An extension to what critics call a ‘grotesque betrayal’ of vulnerable groups globally, the British government plans to continue slashing overseas aid, with spending on the newly formed Open Societies and Human Rights directorate set to fall by as much as 80%.
The directorate is primarily focused on efforts to promote human rights, anti-corruption and media freedom in some of the world’s poorest countries.
Speaking in the House of Commons yesterday, the leader of the SNP Iain Blackford MP condemned the proposals, calling for greater bipartisan oversight of the reduction in aid spending:
“Only this morning, it has emerged that the UK Government also plan to cut their human rights support and anti-corruption measures by a staggering 80%. If the Prime Minister is prepared to stand up for such callous cuts, is he also prepared to guarantee that he will allow for a straight vote on them in the House of Commons?”
One of the projects reportedly threatened by these cutbacks is a £16m initiative aimed at advancing press freedom across the Middle East and North Africa – a region which has seen a “decline in freedom of expression, media freedom and civic space”, according to participants of the 2020 Global Conference for Media Freedom.
The UK took a global role with the launch of the media freedom initiative by the Foreign, Commonwealth and Development Office (FCDO) under the previous Foreign Secretary, Jeremy Hunt. The UK also co-hosted the 2019 Global Conference for Media Freedom in London. However, though Dominic Raab has been supportive, he has had no direct involvement and this may be reflected in the budget cuts.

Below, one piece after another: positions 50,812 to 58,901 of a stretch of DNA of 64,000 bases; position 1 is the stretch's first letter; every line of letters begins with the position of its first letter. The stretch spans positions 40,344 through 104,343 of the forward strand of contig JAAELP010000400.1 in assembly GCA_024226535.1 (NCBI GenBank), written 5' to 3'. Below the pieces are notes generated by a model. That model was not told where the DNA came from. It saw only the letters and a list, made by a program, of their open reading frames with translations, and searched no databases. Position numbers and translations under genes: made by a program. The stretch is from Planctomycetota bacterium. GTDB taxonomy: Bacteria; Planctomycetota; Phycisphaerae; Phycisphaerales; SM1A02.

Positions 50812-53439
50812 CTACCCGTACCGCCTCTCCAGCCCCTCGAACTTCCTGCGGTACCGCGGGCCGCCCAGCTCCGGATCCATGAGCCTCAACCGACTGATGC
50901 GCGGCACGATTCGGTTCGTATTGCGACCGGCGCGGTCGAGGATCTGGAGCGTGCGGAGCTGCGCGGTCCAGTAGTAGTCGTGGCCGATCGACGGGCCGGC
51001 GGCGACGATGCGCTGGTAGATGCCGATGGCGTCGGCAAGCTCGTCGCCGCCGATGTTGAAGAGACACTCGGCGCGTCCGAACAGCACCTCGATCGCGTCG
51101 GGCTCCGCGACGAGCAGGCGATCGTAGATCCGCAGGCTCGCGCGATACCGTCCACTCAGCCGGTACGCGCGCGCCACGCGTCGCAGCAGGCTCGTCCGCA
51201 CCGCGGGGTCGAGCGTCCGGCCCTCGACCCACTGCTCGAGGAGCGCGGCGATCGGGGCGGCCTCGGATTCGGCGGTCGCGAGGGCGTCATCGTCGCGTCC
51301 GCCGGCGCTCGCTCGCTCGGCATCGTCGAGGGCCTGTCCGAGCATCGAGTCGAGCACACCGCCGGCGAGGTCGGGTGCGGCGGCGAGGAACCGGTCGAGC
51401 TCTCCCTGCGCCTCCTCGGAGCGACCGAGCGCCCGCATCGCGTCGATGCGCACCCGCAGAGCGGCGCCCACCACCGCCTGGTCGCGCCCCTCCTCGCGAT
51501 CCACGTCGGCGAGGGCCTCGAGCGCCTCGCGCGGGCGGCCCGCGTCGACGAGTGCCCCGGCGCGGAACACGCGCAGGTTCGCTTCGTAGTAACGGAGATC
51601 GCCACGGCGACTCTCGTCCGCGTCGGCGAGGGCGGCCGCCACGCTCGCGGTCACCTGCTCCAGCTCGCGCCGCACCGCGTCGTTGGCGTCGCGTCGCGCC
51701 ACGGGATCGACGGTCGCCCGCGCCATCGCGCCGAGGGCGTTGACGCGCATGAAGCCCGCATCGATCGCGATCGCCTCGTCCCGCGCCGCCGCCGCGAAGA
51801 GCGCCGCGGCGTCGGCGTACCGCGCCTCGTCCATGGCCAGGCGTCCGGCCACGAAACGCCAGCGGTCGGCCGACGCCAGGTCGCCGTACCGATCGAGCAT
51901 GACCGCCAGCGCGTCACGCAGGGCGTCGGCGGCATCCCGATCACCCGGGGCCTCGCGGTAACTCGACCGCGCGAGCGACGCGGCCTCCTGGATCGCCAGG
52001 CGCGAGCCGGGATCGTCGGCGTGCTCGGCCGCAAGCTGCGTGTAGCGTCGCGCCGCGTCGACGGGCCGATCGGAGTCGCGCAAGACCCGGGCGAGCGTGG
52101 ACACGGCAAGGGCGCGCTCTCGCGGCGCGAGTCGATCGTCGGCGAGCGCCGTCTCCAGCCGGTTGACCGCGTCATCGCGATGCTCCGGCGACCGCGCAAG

Despite the UK government’s attempts to depict post-Brexit Britain as a global “force for good”, these cutbacks come as part of a precipitous contraction of overseas aid spending.
Earlier this month, leaked Foreign Office internal documents revealed proposed aid cutbacks of more than 50%, with Syria and Libya seeing a reduction in funding of 67% and 63% respectively.
Drastic cuts to the aid designated to Yemen – £164m to £87m – were described as a “death sentence” by UN Secretary-General António Guterres; with malnutrition rates at record highs, around 5 million Yemenis on the brink of famine and two-thirds of the population dependent on humanitarian assistance, the accuracy of Guterres’ determination is irrefutable.
David Miliband, president of the International Rescue Committee, said the changes would undermine Britain’s “global reputation”, stating that:
“The phrase ‘global Britain’ rings hollow. As the UK prepares to host the G7, the reduction of assistance to Yemen is a stark warning of what is to come as the government delivers on widespread cuts across the entire UK aid portfolio”
Andrew Mitchell, Former Shadow Secretary of State for International Development, said reducing the aid budget to less than 0.7% of gross domestic income (GDI) remains unlawful without a change to legislation, adding that:
“To grow the budget to 0.7% from 0.5% took four years, but the equivalent cut is being undertaken in a matter of weeks”
Boris Johnson has said the decision to cut aid budgets is justified by the current Covid-19 crisis, stating that “current straitened circumstances” make reductions necessary, although no other G7 country is cutting its aid programme to the same extent.
It is imperative that funding, crucial to the provision of humanitarian assistance to some of the world’s most vulnerable groups, be at least 0.7% of GDI. The Covid-19 crisis should not be an excuse to reduce aid spending, but rather a reason to increase it.
This post was originally published on International Observatory of Human Rights.